Sunday, April 29, 2012

More Arrivals At The Vermilon River. A Post to MWT and WBW.

The post is long today, even longer than usual, as there is a lot going on. The scenes are from the east track wetland, which is divided in two by the portion of the active track that ultimately becomes a trail. If we continued along the track, we would reach the beaver pond I showed in a previous post. The sun rising is from Boom's early morning walk. CLICK ON ANY PHOTO TO ENLARGE AND WATCH THE SLIDE SHOW.
North Side Of  the Wetland.

South Side showing active Track

South Side of Wetland.

Sun Rising through trees.

 I haven't seen any geese for a while, as the weather, rain, snow and high winds precluded our hiking some of the trails. They, the Geese, leave the River when it goes into flood  heading for the wetlands. This pair came out of the wetlands and settled on the fringe area, forcing us to pass them. I hate doing that as they can be quite contrary.

 You'll see all sorts of weather  in the photos. In fact, its hard to believe that all the photos were taken in the last five days. But the male Purple Finch looks good in the snow, if not too happy. In my experience there are usually some females around with a male. And there were.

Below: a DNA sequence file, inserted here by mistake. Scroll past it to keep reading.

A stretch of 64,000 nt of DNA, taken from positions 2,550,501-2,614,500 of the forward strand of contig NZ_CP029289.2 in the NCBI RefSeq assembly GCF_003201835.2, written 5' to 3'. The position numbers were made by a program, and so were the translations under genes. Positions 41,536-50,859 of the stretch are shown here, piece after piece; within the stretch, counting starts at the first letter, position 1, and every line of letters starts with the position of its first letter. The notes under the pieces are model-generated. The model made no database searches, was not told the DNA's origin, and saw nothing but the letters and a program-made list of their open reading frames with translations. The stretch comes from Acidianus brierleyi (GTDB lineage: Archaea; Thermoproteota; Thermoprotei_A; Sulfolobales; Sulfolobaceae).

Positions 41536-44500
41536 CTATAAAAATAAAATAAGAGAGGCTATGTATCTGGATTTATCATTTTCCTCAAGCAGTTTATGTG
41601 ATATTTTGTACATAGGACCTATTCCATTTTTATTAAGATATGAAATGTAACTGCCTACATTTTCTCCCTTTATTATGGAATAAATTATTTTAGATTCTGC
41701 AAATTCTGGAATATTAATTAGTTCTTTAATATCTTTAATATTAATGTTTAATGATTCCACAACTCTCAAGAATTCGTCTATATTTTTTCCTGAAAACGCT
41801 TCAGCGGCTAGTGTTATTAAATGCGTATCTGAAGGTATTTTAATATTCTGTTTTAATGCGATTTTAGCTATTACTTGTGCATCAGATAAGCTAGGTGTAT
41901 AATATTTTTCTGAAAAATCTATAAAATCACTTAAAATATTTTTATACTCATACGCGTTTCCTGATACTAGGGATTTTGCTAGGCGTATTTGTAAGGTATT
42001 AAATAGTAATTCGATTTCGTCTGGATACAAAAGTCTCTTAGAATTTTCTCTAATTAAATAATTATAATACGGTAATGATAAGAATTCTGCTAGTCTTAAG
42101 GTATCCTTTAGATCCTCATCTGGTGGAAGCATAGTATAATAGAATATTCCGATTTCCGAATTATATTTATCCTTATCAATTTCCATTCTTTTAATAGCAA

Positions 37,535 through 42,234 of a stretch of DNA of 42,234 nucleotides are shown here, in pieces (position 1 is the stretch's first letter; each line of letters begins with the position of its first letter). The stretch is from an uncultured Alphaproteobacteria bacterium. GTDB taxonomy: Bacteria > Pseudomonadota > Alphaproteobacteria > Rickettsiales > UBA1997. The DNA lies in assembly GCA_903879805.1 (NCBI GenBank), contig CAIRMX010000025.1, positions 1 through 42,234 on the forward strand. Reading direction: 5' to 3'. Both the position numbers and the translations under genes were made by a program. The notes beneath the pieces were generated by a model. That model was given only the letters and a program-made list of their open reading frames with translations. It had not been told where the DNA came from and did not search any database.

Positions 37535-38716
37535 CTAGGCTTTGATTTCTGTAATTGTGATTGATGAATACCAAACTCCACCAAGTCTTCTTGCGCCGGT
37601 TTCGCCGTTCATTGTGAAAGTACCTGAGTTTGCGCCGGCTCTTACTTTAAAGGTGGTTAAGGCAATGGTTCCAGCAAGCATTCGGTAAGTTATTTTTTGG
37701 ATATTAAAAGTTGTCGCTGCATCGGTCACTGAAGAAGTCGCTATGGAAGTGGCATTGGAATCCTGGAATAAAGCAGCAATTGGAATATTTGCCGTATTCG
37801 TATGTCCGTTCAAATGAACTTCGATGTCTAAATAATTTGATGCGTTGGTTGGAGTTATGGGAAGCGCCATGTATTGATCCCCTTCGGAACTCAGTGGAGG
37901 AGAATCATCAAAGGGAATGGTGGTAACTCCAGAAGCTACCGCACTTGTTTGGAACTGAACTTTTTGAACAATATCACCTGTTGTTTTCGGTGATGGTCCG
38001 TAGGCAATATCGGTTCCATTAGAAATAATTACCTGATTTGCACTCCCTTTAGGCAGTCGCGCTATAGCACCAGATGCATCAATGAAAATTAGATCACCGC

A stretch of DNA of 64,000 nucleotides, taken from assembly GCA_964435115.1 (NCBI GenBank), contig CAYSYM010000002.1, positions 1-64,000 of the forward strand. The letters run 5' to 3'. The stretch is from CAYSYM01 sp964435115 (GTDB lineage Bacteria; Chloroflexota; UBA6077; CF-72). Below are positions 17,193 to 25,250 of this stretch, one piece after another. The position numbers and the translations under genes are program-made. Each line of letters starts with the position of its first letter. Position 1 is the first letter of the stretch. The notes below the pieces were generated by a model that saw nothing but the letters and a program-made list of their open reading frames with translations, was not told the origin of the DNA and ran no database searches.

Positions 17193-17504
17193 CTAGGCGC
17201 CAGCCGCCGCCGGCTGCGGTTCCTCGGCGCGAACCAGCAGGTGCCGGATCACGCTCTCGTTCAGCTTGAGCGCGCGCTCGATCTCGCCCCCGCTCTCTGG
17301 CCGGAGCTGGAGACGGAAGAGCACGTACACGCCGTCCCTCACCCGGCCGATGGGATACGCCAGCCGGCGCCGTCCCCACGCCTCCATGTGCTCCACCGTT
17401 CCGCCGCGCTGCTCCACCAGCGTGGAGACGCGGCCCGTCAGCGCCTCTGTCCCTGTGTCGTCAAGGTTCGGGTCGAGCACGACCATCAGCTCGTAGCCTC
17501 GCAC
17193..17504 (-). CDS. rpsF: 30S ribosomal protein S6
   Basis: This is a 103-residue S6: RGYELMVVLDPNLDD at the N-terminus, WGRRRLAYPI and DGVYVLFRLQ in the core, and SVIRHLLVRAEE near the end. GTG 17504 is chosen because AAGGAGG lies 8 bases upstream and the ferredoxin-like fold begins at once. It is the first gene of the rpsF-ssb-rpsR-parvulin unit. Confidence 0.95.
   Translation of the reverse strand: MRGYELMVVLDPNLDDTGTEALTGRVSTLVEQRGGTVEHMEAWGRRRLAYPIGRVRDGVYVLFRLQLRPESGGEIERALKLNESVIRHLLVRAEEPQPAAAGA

Male Purple Finch.

 I think the female Purple Finch is equally resplendent, especially with those eye markings.
Female Purple Finch.

 Of course trying to pick her out is sometimes difficult as these shots of the Pine Sisken that has similar markings show.
Pine Sisken

Pine Sisken 

The Sparrow migration is coming along well. As time moves on these Dark-eyed Junco's will leave and head further north.
 Junco's belong to the Sparrow family.
I put all the Sparrows in the same area. This is a Song Sparrow.
Song Sparrow.

The White-throated Sparrows have really moved in. They're among the smallest and have that yellow patch on their heads. It really show in the next photos.
White-throated Sparrow.

 A lot of photos, but they're favorites of mine.



 I grouped  the Raven along with his relative the crow. The crow is Huegy, of course, and he is not too happy with the rain. Boom & I looked about the same when we came in out of the rain.
A Very Wet Crow.

Northern Crow.

The Red-winged Blackbirds are really active in the wetlands.
All these shots are of male Red-winged Blackbirds.

 This shot struck me as funny. They're tree swallows just fooling around.
Tree Swallow

Tree Swallow.

 The next two are Alder or Least Flycatchers. Least, I think as there is a touch of yellow under the tail area.

 The Northern Flickers are back. They're a ground Woodpecker that feeds on ants. This is a male as the mustache indicates.
Male Northern Flicker

Northern Flicker.

These guys are illusive, but its a male Yellow- bellied Sapsucker. The red bib shows he's a male.
Sap Sucker in Flight.

Red Squirrel

A post to MWT @ and WBW @